Marketing in crisis: 5 tips for meeting problems head-on

By Larry AltonLarry Alton

Social media is a powerful tool for businesses, but it’s also created a dangerous situation: a crisis can emerge and become a major news piece at any moment, 24 hours a day, and you need to be ready to respond. In fact, social media even causes these crises, whether due to an unfortunate tweet by an employee or an inflammatory customer comment. Social media is a public forum and anything can happen.

Luckily, social media also enables you to reach your customer base quickly and easily when the worst inevitably happens. When responding to a problem on social media, there are five steps you should take to reassure your clients. Here’s how to break it down so you can start building your business back up again.

Name the problem

The first thing you should do when addressing a crisis on social media is to be forthright and identify the problem. You can only assume that most of your customers have already heard about the issue, so don’t be vague. Rather, note the pain point customers are experiencing due to your business problem and accept responsibility. Sidestepping the problem will only cause customers to lose faith in you.

Plan ahead – then apply the plan

Another factor in your business crisis response is planning in advance. Accept that these problems happen to every company, big and small, no matter how in control things seem, and develop a disaster-recovery plan that allows you to act swiftly to restore your business data and operations when problems emerge. Cloud disaster recovery provider Zetta recently found in a survey that two in five companies have no such plan. and almost 30 percent of companies test these plans less than once a year.

Such a process is called business continuity, and having a business continuity plan gives your company something to lean on when you address the public. It allows you to say, yes, there is a problem, but we already know what to do to address it. In fact, you can tell your customers that the wheels are already in motion to fix things.

Speak together

In most large companies, more than one person manages your social media presence. That means that in the rush to respond to an emergency, everyone may not be on the same page and customers may get contradictory messages. It’s important to get your whole team communicating in sync to prevent further confusion and concern.

Keeping your team in sync during a crisis is so important that there are entire businesses devoted to the process, such as Redscan. Redscan not only runs pre-crisis company audits but can help your business determine who is responsible for communication during a crisis. Narrowing the scope of who will speak to the public when you’re on red alert can help prevent miscommunications.

Check the schedule

Once you’ve made a few initial posts addressing the current issue, step back and take a look at your social media schedule. You probably have content scheduled to launch over the next few hours or days; put scheduled content on hold for now until you have the current situation under control. This may mean tossing a few posts that are no longer timely, but carrying on as if nothing has happened will be distracting to your customers and could possibly even signal that you aren’t taking the situation seriously.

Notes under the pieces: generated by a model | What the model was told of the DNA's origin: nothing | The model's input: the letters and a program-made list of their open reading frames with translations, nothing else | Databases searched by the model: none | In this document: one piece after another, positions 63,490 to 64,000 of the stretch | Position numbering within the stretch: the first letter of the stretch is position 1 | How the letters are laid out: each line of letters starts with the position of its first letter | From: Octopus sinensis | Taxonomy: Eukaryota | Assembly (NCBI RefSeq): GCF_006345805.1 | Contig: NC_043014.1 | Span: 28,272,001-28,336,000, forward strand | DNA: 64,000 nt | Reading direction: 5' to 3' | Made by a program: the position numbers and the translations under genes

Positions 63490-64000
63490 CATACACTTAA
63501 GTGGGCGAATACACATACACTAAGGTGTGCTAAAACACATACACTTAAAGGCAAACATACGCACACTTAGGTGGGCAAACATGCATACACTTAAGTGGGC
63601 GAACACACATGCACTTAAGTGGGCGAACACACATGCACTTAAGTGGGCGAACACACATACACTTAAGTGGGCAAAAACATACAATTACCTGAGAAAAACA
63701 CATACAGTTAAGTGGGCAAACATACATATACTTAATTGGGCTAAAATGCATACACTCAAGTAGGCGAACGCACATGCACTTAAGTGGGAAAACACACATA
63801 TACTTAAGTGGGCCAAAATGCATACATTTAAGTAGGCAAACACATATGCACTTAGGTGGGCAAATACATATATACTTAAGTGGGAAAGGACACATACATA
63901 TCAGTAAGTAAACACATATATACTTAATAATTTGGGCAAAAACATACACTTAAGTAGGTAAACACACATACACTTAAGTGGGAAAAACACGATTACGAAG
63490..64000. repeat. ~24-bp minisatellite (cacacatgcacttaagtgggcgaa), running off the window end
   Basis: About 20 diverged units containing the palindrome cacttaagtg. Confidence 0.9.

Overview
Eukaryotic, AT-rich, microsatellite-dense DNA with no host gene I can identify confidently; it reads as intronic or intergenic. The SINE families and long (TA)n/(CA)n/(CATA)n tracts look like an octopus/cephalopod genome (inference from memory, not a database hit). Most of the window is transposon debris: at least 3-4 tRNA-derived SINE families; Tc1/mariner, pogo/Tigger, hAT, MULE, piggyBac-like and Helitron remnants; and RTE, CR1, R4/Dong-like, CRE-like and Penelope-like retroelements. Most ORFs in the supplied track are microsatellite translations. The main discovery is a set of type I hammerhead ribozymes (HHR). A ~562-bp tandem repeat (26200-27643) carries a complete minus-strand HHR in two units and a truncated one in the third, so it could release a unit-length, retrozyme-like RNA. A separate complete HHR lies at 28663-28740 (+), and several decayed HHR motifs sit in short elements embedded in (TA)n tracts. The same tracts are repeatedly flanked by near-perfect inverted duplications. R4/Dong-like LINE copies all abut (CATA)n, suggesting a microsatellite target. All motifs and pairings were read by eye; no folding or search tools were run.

Make room for responses

You’re likely to be inundated with questions and concerns when your business is facing a public problem. Many of these will come from media sources or high-profile clients, but others may come from smaller interests who rely on your service. To deal with all of this incoming content, you need to create a way to filter through it. One way to simplify this process through social media is by offering your customers a hashtag to use.

As we’ve seen in an array of circumstances, including natural disasters and political crises, people often turn to hashtags to mark connected content. While this can draw more attention to a problem you’d like to downplay, by providing a hashtag yourself, your brand opens itself to legitimate conversations around the issue. It’s a reminder that you aren’t hiding or sidestepping your problems, and it allows you to provide better customer service over the following hours and days, responding to individual and mass concerns.

Social media is a valuable tool in the face of data breaches, stock crashes or company controversy, but your business needs to implement its response strategy dutifully. Be forthright and unified in your response and listen to what your customers have to say in return.

If you’re prepared, you’ll get to the other side just fine – crises happen to everyone, including big names like Burger King and KitchenAid – but smaller companies only thrive in the aftermath if they can respond to and resolve major problems in a timely manner.

Larry Alton is an independent business consultant specializing in social media trends, business and entrepreneurship. Follow him on Twitter and LinkedIn.